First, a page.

Perhaps you have installed safety systems which date from the 1990's or early turn of this century. If so, you might be wondering whether you need to follow IEC 61511 edition 2 for Safety Integrity Level (SIL) conformance?
If your safety system installation pre-dates 2004 then you are highly unlikely to have experienced the full requirements of IEC 61511 edition 1, and even less likely still to have much idea of the edition 2 changes that were introduced in 2016 (late 2017 in UK).
However, if you are the duty holder you should certainly be aware that IEC 61511 edition 2 now requires functional safety assessment for existing installations. Specifically, a Functional Safety Assessment (FSA) is now required "periodically" during the operations and maintenance phase (see IEC 61511-1 edition 2 clause 18.104.22.168.10).
The FSA activity must be led by a senior competent person who is not involved with the step or steps being analysed. For operation and maintenance of an existing system, this means appointing an independent person from your operations and maintenance team, and that person must have an in-depth understanding of IEC 61511 requirements.
In addition to demonstrable competence, the independent person must be empowered to deliver judgements, positive or negative, about whether the standard's objectives and technical activities are being adequately met.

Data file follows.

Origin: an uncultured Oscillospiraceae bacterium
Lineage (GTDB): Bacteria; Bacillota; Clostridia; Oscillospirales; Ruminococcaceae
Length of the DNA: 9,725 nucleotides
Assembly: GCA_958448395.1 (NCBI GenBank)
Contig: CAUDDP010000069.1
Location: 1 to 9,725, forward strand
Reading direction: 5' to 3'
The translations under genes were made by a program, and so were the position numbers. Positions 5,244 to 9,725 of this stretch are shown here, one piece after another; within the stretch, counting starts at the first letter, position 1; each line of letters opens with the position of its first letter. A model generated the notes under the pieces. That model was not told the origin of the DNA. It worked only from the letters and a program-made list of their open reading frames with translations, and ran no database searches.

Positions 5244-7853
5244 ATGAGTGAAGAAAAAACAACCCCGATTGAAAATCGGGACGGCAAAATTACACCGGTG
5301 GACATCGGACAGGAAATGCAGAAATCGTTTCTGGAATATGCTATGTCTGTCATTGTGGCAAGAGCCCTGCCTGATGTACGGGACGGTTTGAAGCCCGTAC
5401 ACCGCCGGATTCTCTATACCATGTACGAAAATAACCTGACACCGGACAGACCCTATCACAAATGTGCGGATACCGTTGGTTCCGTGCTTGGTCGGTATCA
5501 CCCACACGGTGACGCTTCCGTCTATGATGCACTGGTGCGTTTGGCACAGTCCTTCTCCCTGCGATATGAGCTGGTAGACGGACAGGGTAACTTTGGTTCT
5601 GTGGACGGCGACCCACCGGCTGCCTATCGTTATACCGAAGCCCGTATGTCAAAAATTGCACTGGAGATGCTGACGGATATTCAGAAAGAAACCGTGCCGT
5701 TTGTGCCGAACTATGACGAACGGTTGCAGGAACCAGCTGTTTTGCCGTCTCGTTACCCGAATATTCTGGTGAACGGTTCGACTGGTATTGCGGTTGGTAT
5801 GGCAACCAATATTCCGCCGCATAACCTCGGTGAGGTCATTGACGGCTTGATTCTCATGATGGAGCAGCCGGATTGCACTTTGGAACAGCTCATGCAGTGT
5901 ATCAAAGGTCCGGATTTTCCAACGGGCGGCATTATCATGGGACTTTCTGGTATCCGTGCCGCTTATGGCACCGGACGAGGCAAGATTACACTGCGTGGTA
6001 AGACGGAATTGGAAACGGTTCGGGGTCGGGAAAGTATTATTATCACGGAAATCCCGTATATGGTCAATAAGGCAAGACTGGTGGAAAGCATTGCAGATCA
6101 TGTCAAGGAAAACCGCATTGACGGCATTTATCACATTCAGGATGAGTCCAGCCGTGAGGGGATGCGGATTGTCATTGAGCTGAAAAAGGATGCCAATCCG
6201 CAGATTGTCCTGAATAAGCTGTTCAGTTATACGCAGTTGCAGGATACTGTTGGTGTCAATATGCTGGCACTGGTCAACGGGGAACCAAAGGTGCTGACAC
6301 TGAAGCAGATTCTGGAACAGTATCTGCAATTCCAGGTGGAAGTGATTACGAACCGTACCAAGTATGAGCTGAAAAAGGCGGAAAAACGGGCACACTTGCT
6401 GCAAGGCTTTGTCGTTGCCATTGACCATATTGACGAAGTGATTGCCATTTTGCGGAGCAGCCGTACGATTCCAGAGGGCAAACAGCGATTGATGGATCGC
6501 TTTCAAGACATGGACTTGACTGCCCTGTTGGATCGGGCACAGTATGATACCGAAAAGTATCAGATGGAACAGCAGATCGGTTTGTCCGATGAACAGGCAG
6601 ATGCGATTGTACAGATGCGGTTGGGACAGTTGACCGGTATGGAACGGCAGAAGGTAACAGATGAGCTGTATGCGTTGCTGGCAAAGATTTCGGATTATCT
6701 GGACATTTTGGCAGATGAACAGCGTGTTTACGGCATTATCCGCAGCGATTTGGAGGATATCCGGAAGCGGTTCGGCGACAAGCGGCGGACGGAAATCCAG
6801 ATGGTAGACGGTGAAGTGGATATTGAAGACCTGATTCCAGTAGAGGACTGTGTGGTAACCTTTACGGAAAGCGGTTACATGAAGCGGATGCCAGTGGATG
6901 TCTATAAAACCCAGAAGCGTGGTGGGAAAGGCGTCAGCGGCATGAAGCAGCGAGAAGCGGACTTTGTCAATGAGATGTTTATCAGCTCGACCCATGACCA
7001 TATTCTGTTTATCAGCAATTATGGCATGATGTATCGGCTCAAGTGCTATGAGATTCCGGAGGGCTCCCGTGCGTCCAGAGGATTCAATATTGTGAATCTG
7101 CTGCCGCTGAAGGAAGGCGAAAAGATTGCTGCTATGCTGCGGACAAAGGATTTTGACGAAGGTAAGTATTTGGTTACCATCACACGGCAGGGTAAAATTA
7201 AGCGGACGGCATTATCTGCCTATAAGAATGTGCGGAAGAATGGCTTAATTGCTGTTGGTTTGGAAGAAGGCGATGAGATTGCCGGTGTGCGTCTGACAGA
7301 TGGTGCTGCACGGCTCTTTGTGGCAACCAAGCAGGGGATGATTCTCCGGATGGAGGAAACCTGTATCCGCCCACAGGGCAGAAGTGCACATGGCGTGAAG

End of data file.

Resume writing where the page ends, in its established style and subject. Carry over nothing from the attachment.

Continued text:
Of course, if this were a completely new system then you would hope that following IEC 61511 requirements for hazard and risk assessment, SIL determination, design, engineering and eventual validation of the system would put you in great shape for eventual operations and maintenance.
But what do you do for an existing system that never followed SIL design requirements?
FSA is recommended at five stages during major project or system lifetime milestones, as shown in the following diagram. FSA 4 is identified in the IEC 61511 text as taking place "after some time in normal operation and maintenance of the safety system".
You may be hoping that FSA requirements do not apply to existing systems that pre-date the IEC 61511 standard, but there is no indication of any exclusions.
Thinking about how accidents can happen when safety systems are not proof-tested, are tested poorly, or are inadequately maintained, one can only conclude that the intent is clear; FSA 4 is a necessary "gap check" that could highlight significant systematic failings.
There are many aspects to IEC 61511 that require close attention. The usual training courses in this field tend to focus on calculation of probability of failure and other design issues, but in my view this is inadequate.
Here are the promised ten (10) elements that you MUST be considering if you are an end user duty holder with an existing safety instrumented system preparing for FSA 4:
- SIL determination review (re-validation).
- BPCS / IPL / SIS hardware and software as-built asset register.
- Security risk assessment.
- Personnel training and and competence assessment.
- Bypass logging.
- Safety system demand and failure logging.
- Inspection and proof test procedures and records.
- SIS spare parts and secure software backup.
- Modification procedure.
- Decommissioning review procedure.
Read more about Functional Safety Assessment and Functional Safety Audit.